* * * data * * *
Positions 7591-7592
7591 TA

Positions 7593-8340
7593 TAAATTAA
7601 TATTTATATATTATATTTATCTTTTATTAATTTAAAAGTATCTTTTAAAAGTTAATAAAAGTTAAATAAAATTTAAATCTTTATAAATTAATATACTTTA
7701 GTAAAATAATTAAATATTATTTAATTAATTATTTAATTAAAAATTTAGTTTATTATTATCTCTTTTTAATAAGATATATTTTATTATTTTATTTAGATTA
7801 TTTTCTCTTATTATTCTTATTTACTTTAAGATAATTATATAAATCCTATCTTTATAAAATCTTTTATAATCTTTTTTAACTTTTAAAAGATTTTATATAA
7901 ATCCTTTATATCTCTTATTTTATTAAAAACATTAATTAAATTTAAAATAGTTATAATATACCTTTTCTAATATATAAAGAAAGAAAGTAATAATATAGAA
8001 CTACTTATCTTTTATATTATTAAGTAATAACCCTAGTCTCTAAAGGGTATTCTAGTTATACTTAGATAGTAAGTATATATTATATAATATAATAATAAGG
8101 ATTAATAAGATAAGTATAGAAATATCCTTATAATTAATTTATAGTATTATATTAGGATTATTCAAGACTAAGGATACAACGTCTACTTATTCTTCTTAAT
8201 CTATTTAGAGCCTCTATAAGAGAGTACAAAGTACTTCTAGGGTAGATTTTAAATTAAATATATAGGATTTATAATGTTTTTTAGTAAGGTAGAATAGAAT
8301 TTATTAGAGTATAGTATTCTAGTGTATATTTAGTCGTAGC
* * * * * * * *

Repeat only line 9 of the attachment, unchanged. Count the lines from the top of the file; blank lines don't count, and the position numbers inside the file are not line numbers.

8001 CTACTTATCTTTTATATTATTAAGTAATAACCCTAGTCTCTAAAGGGTATTCTAGTTATACTTAGATAGTAAGTATATATTATATAATATAATAATAAGG